Army gets back to core roles of soldiering in Exercise Torokiki

New Zealand Army personnel are returning to the core business of soldiering after two years of helping fight the Covid-19 pandemic.

The army conducted its first major exercise since the end of Operation Protect, the Defense Force’s response to Covid-19, this week in Manawatū.

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Exercise Torokiki was held at Linton Military Camp and the Raumai Range west of the Bulls in Rangitīkei. This is a milestone in the army’s five-year regeneration plan.

Soldiers work on core combat skills, junior leadership and mental and physical challenges for personnel.

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Soldiers work with patients during combat first aid training as part of New Zealand Army Training Torokiki at Linton Military Camp.

DAVID UNWIN/Stuff

Soldiers work with patients during combat first aid training as part of New Zealand Army Training Torokiki at Linton Military Camp.

Land Component Commander Colonel Duncan Roy said around 1000 soldiers from across the country were taking part.

“We have come to spend some time together today in a challenging environment where we can connect, [and] back to the core business of soldiers.

“[It’s] really aimed at the individual and junior level, so we’re operating in sections, groups of 10 and there are just a lot of different activities to give our people different points of experience that come with the army.

As part of Operation Protect, many soldiers went beyond their regular duties and instead took part in running the isolation and quarantine facilities they managed.

“We are busy in the hotel for the MIQ facility and we are happy to do it. That is what the Government wants and the nation needs.

A soldier hards out on the obstacle course during sports.

DAVID UNWIN/Stuff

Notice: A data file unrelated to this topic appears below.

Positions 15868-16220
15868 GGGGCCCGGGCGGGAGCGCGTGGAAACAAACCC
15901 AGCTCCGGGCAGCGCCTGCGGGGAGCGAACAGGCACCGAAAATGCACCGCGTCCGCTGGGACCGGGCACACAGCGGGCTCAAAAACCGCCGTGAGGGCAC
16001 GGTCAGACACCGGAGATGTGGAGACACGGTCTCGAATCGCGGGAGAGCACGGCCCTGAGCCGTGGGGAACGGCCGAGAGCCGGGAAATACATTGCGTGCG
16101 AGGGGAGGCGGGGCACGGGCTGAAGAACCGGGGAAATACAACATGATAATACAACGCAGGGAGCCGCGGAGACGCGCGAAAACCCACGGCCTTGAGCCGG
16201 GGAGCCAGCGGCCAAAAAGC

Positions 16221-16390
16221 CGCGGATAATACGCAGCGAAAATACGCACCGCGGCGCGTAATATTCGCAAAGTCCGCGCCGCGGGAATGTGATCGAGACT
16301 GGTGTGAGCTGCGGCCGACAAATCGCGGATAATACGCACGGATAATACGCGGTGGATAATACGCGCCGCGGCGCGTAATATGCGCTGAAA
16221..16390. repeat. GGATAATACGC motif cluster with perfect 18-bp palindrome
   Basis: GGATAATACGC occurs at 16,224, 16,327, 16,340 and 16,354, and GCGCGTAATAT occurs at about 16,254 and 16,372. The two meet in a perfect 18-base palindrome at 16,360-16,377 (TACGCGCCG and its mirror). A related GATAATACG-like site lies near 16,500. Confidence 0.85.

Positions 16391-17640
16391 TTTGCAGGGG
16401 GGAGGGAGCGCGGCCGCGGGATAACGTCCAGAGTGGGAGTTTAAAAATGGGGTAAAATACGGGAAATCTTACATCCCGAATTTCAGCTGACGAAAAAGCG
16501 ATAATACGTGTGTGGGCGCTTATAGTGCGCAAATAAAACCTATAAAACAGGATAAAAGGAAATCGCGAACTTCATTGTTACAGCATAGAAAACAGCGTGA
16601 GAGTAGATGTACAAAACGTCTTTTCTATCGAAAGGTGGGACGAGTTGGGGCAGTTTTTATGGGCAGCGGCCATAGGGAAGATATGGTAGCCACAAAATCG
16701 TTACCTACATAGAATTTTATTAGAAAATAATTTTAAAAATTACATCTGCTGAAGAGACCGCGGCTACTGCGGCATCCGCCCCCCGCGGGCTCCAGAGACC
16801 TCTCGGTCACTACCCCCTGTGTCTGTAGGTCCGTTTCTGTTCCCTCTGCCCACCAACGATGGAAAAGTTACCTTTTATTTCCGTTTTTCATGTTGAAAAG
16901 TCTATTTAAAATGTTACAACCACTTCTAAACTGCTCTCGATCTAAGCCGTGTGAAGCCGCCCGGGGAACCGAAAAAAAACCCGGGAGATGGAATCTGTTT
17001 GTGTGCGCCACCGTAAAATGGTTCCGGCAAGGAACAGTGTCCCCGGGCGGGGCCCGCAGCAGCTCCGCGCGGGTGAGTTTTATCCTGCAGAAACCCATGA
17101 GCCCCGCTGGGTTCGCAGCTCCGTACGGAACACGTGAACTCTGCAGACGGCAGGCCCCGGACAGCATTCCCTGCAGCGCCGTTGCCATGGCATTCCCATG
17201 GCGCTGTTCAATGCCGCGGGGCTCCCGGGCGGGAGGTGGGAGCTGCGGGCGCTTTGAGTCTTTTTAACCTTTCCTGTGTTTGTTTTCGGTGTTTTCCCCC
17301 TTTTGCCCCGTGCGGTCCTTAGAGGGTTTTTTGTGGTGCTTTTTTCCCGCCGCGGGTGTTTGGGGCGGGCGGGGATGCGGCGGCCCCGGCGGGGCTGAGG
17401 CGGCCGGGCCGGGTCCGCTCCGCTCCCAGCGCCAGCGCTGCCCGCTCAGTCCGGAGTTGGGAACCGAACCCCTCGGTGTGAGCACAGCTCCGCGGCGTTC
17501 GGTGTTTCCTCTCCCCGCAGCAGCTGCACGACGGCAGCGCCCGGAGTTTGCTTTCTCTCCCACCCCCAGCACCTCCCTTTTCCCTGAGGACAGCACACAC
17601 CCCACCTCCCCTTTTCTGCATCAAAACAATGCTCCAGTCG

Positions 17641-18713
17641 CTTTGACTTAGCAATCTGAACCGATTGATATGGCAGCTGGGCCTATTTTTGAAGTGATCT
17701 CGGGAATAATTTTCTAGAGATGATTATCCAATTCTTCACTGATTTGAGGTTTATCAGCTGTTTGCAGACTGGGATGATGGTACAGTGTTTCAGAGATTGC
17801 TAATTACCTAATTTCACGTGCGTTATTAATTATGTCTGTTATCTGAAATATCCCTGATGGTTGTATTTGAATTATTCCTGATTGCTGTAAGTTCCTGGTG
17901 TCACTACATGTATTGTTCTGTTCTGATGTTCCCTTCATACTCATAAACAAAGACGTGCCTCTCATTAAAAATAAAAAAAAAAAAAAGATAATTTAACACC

A soldier hards out on the obstacle course during sports.

“It’s great to be able to put it behind us and reorientate and look at the core business of soldiers and come back.

“We are quite a young organization with people coming through.

“Some of the people who joined in the last two years didn’t have this opportunity, so it’s exciting and great to be able to do it.”

Before Covid-19 the army would not have carried out exercises on this scale, but Roy said he wanted to make a statement with everyone and form the basis before more complex exercises next year.

Next year soldiers will carry out special training in logistics, signals or combat.

The training is broken up into five days, with a variety of activities, and personnel are tasked with “good basic skills” regardless of what they do.

He also spoke about the culture and ethos of the army.

Soldiers go through a training simulation where personnel pass through shipping containers and targets are shot at using electronic blanks.

DAVID UNWIN/Stuff

Soldiers go through a training simulation where personnel pass through shipping containers and targets are shot at using electronic blanks.

Roy said he has heard a lot of positive things from the soldiers about working together and being part of a unique experience.

“Whether it’s shooing on the range out in Raumai, whether it’s doing good soldiers like we see here, or some of the more unorthodox we do like setting up a tent underwater, some challenges are designed to really tweak it. mental ability and teamwork.”

The training sessions included live firing sessions, medical training and going through an obstacle course.

There is a training simulation where soldiers go through shipping containers and shoot targets using a new form of electronic blanks, which come from a Norwegian company and appear to be a cheaper option than regular blanks.

Colonel Duncan Roy said army personnel are returning to the core business of soldiers.

DAVID UNWIN/Stuff

Colonel Duncan Roy said army personnel are returning to the core business of soldiers.

In Raumai, he did live shooting and worked on the NH90 helicopter.

Sergeant Jack Colton was the instructor for the medical session, which he said was designed to refresh first aid skills and work as a team.

During the session, the soldiers act as wounded men, complete with make-up to resemble bloody wounds and loud cries, and need to be treated.

The soldier was also taught how to use a tourniquet to stop someone from bleeding.

Live fire training at Linton’s firing range has trained soldiers to use Glock pistols and shoot at targets from various ranges and positions, so that they refamiliarize themselves with the weapon.

Soldiers practice firing pistols from a kneeling position.

DAVID UNWIN/Stuff

Soldiers practice firing pistols from a kneeling position.

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